We maintained the experiment by cleaning all cages every other day and recorded snail mortality during each visit. After 52 days, we terminated the experiment and measured shell growth (i.e., the maximum distance between the newly formed margin of shell aperture and the outer margin of the painted surface) of all surviving snails. Tissues were extracted from the shells, and the sex of each individual was determined. Snail tissues were oven-dried at 65°C for 36 hours to obtain dried tissue mass (DTM) as a more robust measure of growth. We calculated the growth rate as the proportional increase in DTM. The initial DTM of each experimental snail was estimated using empirically determined relationships between external shell dimensions and DTM as in Byers [35]. We derived this relationship by measuring the shell length and weighing the DTM of snails over a range of sizes (n = 30) and regressing the DTM against the shell length (for all species, r2 > 0.90).

Stable isotope analysis of host and flatworm tissues

To determine whether flatworms directly feed on host tissue, we analyzed the stable isotopic signatures of snail and flatworm tissues. We sampled tissues from freshly collected T. pellisserpentis, N. scabricosta, and N. funiculata and flatworms infesting each snail species (apart from the studies described above). Due to the difficulty of obtaining a sufficient amount of flatworm tissues from P. planicostatus and C. stercusmuscarum, we excluded the two snail species from the study. We sampled the gill and muscle tissues (i.e., mantle and foot) for snails and the whole body for flatworms. All samples were washed with distilled water, dried at 60°C for 36 hours, and ground to a fine powder prior to analysis. For each tissue category, we analyzed four to eight separate samples (ca. 2 mg) using an elemental analyzer (Flash HT) and Delta V Advantage isotope ratio mass spectrometer (CF-IRMS; Thermo Scientific, Bremen, Germany) in the Stable Isotope Laboratory of the Smithsonian Tropical Research Institute, Panama. Stable isotope values are expressed in delta notation as parts per thousands (‰) deviations from the standard using the following equation: where X is 13C or 15N, and R is the ratio between 13C and 12C or 15N and 14N. For standard reference materials, we used Pee Dee Belemnite for carbon and atmospheric nitrogen N2 for nitrogen. Each trophic transfer from prey to consumers is typically represented by the average increase of δ 15N values by ca. 3.4‰ and δ 13C values by ca. 1‰ [3638]. In general, δ 15N is used to determine the difference in trophic level, whereas δ 13C is used to distinguish between primary carbon sources (e.g., phytoplankton and macroalgae) [36].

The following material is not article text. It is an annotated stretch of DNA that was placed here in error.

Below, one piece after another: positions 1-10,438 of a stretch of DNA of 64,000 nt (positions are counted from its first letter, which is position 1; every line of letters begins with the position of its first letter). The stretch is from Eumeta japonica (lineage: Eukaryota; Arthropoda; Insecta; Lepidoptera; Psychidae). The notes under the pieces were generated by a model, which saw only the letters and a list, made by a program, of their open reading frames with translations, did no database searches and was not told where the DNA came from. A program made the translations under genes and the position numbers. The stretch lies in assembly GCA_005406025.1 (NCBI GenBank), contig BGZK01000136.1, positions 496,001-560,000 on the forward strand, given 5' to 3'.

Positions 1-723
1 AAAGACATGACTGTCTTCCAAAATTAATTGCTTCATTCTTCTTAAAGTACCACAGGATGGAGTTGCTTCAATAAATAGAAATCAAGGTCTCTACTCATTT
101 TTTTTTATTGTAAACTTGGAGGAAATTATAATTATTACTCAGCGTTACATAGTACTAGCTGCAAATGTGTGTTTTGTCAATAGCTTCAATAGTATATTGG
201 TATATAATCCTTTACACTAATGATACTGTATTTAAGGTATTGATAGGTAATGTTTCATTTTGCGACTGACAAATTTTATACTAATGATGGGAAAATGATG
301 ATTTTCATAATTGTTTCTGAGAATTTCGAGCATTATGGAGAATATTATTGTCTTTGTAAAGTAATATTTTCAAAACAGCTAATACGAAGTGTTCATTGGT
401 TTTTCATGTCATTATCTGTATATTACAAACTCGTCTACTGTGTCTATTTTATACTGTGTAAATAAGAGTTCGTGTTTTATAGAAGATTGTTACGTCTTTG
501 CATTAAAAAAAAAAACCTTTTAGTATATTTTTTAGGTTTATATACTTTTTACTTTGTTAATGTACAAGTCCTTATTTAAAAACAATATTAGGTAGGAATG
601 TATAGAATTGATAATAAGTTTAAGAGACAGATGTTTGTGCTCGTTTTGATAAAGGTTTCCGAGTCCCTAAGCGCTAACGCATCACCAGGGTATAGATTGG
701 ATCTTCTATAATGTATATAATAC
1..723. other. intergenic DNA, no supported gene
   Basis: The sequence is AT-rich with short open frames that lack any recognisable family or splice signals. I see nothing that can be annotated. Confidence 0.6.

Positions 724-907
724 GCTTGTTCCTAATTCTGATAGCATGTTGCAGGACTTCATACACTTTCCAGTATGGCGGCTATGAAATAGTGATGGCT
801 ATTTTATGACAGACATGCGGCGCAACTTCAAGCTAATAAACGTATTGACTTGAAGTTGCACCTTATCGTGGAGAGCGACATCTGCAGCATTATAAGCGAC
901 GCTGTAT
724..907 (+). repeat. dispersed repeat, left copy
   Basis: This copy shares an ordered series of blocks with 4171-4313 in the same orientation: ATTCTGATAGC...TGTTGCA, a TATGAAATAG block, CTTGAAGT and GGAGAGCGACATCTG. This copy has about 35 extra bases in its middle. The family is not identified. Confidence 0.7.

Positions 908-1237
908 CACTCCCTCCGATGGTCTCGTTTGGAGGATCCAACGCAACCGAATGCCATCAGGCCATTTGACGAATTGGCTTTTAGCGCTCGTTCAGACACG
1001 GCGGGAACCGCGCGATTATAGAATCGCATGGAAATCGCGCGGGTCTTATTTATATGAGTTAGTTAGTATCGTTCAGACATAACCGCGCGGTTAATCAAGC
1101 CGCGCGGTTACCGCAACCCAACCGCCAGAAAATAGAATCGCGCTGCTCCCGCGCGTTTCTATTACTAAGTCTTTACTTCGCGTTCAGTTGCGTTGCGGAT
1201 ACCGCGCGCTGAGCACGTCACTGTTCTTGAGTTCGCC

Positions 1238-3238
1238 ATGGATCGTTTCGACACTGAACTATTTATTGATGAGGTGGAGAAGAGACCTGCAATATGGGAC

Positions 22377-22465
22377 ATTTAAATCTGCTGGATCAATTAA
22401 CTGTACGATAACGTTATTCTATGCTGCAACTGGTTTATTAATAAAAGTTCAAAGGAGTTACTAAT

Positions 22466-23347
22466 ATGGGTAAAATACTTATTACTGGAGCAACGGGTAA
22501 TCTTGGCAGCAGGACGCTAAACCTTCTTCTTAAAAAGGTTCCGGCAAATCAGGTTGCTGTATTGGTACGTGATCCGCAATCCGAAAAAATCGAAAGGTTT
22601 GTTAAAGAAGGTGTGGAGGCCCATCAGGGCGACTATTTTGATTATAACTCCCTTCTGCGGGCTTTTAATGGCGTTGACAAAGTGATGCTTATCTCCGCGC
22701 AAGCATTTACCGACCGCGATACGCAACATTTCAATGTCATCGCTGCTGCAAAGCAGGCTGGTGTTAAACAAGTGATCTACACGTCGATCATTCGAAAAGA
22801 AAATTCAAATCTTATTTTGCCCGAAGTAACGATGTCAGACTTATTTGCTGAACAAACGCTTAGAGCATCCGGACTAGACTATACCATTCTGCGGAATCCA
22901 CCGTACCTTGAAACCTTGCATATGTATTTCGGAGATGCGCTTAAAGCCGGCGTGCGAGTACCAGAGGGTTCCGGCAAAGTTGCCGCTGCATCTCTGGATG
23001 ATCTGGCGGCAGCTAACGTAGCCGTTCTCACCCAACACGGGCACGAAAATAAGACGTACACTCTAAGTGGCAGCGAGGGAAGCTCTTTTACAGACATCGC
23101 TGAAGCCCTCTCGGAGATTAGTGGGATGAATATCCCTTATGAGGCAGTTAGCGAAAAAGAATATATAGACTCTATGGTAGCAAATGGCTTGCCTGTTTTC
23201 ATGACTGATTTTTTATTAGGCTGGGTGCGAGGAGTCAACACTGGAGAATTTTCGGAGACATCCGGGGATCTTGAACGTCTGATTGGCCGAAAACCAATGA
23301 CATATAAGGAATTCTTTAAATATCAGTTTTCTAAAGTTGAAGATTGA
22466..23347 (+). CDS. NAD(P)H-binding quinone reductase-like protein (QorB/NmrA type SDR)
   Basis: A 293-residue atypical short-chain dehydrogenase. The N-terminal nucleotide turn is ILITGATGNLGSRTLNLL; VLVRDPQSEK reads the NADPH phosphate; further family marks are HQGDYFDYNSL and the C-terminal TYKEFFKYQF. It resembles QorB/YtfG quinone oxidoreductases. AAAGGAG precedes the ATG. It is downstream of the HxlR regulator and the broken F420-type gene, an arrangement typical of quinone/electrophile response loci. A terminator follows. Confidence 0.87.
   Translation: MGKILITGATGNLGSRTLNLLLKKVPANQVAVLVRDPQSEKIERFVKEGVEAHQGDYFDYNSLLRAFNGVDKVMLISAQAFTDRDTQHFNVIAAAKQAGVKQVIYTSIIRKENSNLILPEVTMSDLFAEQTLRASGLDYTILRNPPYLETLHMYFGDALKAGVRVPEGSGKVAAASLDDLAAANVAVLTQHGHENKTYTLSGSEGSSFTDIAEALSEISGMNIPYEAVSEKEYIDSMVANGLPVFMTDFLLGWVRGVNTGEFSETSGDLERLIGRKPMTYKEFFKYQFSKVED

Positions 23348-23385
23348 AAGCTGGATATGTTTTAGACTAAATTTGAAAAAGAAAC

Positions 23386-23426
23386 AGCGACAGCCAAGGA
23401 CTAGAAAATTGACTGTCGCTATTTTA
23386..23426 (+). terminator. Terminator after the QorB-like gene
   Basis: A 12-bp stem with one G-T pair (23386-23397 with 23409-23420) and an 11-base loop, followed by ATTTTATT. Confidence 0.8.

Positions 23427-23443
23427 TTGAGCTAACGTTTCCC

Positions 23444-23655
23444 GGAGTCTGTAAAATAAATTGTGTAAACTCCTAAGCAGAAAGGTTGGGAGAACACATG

Statistical analysis